How One Spam Leads to Another

“If you want to be your own boss and make money working from home while increasing the size of your penis and shopping for cut-rate electronic products from China — you’re in luck.

The quantity of e-mailed advertising pitches for these and other fabulous opportunities is about to increase dramatically, according to research by Bob West, an anti-spam activist.” Wired

Sleep Late, Sleep Often…

“Power Nap” Prevents Burnout; Morning Sleep Perfects A Skill:

“Evidence is mounting that sleep – even a nap – appears to enhance information processing and learning. New experiments by NIMH grantee Alan Hobson, M.D., Robert Stickgold, Ph.D., and colleagues at Harvard University show that a midday snooze reverses information overload and that a 20 percent overnight improvement in learning a motor skill is largely traceable to a late stage of sleep that some early risers might be missing.” Science Daily

Sample Victimization

Woman sues over unsolicited Prozac mailing. In my continuing coverage of the pharmaceutical industry’s lack of scruples, this takes the cake (so far). This Florida woman, who took Prozac briefly seven years ago but not since, and from a different pharmacy (although part of the same national mega-chain; don’t get me started on that aspect of the story!), opened her mailbox to find a free, unsolicited sample box of the new once-a-week formulation of Prozac being pushed by Eli Lilly to hold on to market share as the patent on the original formulation expires. The pharmacy chain that did the mailing — funded by Lilly to the approximate tune of $63 wholesale for the four pills — says it was only responding to doctor’s orders, and indeed Lilly had apparently arranged for an area medical practice to provide prescriptions to the pharmacy. A form letter congratulated recipients of the samples on taking the first step toward their recovery, after instructing them to stop their daily Prozac one day before taking the first of the weekly pills. Obvious problems with this picture include the fact that someone accessed her confidential prescribing record for marketing purposes; the lack of control over who received and opened the mail (children?); the potential public exposure of the fact that she was, or had been, treated for depression if the delivered package was conspicuous; the lack of any medical decision-making about whether a switch to the weekly form was medically indicated, and whether it was safe in conjunction with whatever other medical conditions she had or other medications she was taking; and the scumsucking bottom-feeding behavior of the MDs who Lilly probably hired to sign bunches of these ‘prescriptions’ for their patients and former patients. My question — for every recipient of these samples who protests and/or files suit, how many simply start taking the freebies, with or without stopping their existing Prozac (if they’re on it) as instructed in the form letter? SJ Mercury News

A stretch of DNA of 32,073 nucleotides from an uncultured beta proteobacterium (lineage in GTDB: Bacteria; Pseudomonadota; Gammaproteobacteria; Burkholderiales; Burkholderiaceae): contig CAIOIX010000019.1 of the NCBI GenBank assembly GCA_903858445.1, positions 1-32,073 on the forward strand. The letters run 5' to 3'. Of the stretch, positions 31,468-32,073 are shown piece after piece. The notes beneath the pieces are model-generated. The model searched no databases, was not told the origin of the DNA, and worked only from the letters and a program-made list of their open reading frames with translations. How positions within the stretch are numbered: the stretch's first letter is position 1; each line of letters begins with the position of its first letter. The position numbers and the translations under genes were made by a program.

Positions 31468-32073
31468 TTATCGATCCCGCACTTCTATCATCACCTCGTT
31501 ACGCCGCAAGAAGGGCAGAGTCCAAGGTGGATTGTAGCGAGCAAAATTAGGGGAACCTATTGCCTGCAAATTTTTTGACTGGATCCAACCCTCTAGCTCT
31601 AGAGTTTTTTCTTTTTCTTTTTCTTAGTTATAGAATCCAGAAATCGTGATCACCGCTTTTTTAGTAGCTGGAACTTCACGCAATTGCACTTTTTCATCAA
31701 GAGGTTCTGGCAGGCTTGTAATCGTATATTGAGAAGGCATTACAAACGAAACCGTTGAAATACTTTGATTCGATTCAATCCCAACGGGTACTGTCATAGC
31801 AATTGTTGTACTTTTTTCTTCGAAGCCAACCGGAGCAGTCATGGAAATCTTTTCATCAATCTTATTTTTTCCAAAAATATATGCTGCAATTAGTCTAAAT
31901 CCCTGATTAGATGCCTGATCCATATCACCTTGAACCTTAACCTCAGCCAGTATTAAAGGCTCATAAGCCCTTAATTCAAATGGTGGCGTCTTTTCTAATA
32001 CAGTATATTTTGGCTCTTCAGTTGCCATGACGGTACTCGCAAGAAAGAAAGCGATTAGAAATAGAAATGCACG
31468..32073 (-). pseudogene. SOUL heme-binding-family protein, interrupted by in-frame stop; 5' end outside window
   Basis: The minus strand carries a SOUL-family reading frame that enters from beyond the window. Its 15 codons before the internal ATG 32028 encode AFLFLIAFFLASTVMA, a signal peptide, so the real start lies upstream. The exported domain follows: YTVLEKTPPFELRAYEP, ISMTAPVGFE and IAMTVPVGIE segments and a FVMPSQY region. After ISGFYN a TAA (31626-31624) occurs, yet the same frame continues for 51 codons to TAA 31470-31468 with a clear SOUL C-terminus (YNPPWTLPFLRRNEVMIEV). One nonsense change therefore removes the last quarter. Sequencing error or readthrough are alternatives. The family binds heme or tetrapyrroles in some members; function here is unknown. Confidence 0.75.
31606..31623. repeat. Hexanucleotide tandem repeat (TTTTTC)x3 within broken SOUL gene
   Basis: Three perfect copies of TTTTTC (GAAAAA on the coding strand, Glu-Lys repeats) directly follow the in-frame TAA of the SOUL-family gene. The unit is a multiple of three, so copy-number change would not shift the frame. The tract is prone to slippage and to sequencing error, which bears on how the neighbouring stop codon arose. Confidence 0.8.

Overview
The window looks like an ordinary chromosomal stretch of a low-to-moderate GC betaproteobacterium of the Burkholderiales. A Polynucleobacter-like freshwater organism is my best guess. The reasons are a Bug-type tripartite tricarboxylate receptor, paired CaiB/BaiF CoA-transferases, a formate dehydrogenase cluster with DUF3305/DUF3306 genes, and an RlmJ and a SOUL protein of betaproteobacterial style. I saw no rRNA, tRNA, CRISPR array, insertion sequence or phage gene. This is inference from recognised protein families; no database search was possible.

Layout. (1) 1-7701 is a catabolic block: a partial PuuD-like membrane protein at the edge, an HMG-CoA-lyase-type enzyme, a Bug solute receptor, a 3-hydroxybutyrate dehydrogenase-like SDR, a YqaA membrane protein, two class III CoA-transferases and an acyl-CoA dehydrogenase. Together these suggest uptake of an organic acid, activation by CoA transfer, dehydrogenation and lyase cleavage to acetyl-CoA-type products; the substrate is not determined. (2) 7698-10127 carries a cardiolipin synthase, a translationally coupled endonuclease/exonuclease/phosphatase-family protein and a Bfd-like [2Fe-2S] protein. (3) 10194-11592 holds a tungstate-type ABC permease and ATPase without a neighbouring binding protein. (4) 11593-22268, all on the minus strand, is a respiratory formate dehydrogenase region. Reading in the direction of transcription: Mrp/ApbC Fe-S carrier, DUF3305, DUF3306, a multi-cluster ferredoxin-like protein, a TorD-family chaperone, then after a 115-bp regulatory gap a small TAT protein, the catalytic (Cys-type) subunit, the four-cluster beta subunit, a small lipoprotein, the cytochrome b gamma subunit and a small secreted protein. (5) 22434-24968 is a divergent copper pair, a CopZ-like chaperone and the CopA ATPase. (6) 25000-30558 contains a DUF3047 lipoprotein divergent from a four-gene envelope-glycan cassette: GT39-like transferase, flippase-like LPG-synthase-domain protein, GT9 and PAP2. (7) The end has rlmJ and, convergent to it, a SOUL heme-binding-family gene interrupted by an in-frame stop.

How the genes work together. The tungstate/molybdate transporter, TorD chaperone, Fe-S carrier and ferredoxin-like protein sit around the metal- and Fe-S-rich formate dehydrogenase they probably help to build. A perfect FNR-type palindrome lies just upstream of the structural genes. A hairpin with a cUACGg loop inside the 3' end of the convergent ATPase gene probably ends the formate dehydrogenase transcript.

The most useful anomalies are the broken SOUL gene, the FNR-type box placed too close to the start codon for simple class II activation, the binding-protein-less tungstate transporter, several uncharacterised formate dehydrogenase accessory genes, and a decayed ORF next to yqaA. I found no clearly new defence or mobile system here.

On summer reading

A journey and a book are perfect companions: Alain de Botton explores the pleasures and quirks of summer reading, especially when travelling. He endorses ‘reading against the grain’ — that is, books ‘inappropriate’ to the locale to which we have travelled — which I love to do. He also finds it a ‘cherished illusion’ that we will have scads of time to read while travelling, but I actually do get a far greater density of reading for pure pleasure done while away than at home. [probably because I take a break from weblogging!] And 165 short book reviews from the 9th century, and one man’s view of ten top novels on campus, from a writer who teaches Shakespeare at a Montreal university. [links courtesy of Robot Wisdom]